Husband: Ok… Tacos it is.

Me: Perfect! That was easy.

Husband: It SURE¬†was. (It was NOT easy. Why didn’t you just say you wanted tacos in¬†the first place?)

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Use this visual to help your students or clients think about the thinking of others. Help them learn to pick up on clues from context, tone of voice, and body language to help them figure out what people REALLY mean. Then, ask them¬†to come up with their own examples of how people don’t always say what they mean.

Get creative and have fun!

Michelle Garcia Winner ¬†has a great book that contains many useful worksheets related to indirect and implied language. I couldn’t do my job without this book!

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You can purchase it here:   Social Thinking Thinksheets for Tweens and Teens

Check out my Teachers Pay Teachers site for more social skills activities. You can find it here: The Creative SLP

This CAN’T be happening!

 

After finally creating my blog this past weekend, I spent a few days pondering about what to post. There are so many topics to cover. But then, as I came home today for a quick lunch break, it came to me. Well, it came on my TV. The topic that I’m most passionate about is social skills. And, after watching this hilarious commercial, I knew exactly what to post. ¬†For students who struggle socially, trying to figure out what people are REALLY saying can leave you feeling just as “jacked up” as the guy in this commercial!

If you have children or work with students who struggle socially, this video will be a fun and easy way to get a few very important ideas across. Try this and let me know how it goes!

Before showing the commercial, have the child practice saying the following sentences a few times. *Encourage them to add more stress or emotion to the words that are in bold. 

¬† ¬† ¬† ¬† ¬†Is this MY CAR? What?! THIS is RIDICULOUS!¬†This can’t be HAPPENING!

Then ask them what they think is happening based on the sentences. ¬†Discuss with them how they think a different tone of voice, or the way you change your voice as you speak, impacts the meaning of what you say. Also, ask them if they think context, or where you are/who you’re with, has anything to do with the meaning of what you say.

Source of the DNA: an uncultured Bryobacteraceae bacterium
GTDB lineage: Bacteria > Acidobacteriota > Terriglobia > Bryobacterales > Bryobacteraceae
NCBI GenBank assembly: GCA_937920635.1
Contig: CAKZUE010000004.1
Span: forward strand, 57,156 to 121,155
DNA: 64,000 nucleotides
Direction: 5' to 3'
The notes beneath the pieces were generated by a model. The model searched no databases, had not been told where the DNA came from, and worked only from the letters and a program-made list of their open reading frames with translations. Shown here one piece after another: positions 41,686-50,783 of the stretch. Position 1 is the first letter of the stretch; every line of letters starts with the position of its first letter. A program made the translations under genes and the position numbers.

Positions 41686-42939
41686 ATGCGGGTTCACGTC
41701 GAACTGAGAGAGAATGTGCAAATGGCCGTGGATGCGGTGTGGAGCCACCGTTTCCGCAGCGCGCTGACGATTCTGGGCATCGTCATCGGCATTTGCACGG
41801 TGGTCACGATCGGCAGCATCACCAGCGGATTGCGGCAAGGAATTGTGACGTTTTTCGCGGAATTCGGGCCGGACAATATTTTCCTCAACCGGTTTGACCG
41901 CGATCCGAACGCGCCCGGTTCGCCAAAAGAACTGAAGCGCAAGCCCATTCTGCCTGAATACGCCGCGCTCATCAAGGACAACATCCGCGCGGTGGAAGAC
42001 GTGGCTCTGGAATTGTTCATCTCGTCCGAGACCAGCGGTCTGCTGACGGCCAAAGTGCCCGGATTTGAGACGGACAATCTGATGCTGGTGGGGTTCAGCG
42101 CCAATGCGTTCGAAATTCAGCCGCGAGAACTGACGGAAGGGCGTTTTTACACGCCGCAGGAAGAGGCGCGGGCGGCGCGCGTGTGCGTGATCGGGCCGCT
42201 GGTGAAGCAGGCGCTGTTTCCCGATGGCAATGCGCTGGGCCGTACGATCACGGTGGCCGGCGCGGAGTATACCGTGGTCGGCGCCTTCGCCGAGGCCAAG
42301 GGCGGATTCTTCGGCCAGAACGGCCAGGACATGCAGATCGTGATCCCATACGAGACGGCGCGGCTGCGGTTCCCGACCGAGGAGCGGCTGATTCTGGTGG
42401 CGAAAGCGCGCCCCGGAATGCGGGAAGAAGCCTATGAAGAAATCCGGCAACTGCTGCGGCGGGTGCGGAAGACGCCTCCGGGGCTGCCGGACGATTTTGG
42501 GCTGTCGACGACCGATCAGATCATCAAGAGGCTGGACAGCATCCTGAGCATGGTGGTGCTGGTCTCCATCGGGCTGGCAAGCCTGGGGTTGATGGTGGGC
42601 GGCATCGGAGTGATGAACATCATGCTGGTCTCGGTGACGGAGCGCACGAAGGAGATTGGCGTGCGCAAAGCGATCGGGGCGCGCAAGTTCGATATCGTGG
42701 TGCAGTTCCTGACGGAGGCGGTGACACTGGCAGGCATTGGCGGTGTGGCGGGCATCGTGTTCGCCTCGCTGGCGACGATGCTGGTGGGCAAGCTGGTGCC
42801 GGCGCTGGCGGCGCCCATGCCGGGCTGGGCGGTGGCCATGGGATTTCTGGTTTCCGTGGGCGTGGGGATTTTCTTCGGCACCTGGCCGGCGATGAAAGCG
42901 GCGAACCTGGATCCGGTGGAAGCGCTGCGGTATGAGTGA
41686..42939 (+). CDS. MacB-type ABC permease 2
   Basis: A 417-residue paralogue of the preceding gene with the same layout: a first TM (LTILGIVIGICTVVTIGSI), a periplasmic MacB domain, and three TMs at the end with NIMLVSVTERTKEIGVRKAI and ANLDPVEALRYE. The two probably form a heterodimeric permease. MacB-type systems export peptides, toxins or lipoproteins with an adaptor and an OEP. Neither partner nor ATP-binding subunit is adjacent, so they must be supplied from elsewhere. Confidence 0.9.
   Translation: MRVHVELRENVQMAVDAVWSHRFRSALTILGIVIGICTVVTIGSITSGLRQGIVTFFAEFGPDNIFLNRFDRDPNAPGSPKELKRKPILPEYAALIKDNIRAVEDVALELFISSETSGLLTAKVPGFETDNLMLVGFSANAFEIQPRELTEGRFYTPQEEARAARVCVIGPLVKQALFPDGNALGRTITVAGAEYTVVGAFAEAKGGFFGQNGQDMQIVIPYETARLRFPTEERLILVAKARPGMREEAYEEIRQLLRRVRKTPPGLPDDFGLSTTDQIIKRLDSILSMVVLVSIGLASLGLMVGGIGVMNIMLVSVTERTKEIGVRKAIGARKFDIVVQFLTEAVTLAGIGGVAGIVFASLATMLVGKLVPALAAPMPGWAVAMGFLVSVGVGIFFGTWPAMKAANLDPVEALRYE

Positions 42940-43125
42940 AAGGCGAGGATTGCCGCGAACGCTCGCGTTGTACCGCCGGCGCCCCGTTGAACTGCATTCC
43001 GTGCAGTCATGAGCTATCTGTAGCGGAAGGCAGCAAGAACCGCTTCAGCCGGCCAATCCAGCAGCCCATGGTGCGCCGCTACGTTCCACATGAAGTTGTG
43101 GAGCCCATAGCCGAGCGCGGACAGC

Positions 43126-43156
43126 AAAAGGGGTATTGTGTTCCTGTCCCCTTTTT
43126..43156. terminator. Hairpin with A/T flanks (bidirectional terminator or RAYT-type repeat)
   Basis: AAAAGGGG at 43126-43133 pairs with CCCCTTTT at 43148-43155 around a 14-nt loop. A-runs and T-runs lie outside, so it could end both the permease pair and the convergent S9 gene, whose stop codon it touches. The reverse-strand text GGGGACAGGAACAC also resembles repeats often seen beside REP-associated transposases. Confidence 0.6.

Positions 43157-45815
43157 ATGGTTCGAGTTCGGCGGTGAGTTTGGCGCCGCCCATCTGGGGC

THEN, show them this commercial:

After watching the commercial, revisit your discussion and ask the questions again and discuss.

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Ask them what they thought the girl was thinking and feeling as she realized she just got a new car.

Ask them what they think the man was thinking and feeling after he realized his tires were stolen.

Next, have them practice saying the same sentences, but take turns speaking as the girl and then as the man. *You may have to help them practice changing the tone in their voice. 

Is this MY CAR? What?! THIS is RIDICULOUS! This can’t be HAPPENING!

&

Is THIS my car? What?! This is ridiculous! This CAN’T be happening.

Have them answer how the context of the situation gave them clues about the meaning of what they were saying. Help them discuss how that applies to their lives and how it matters where you are and who you’re with when you say things.

Finally, have them summarize what they learned. Help them come up with¬†a “take away” lesson about TONE OF VOICE and CONTEXT. AND…if you really want what they’ve learned to “sink in”, have them teach what they’ve learned to their family or other friends. Encourage them to use the State Farm commercial to help them explain what they learned.

I can’t wait to try this with my social skills clients!

Check out this website for more useful info about how to support and build social skills:

https://www.socialthinking.com/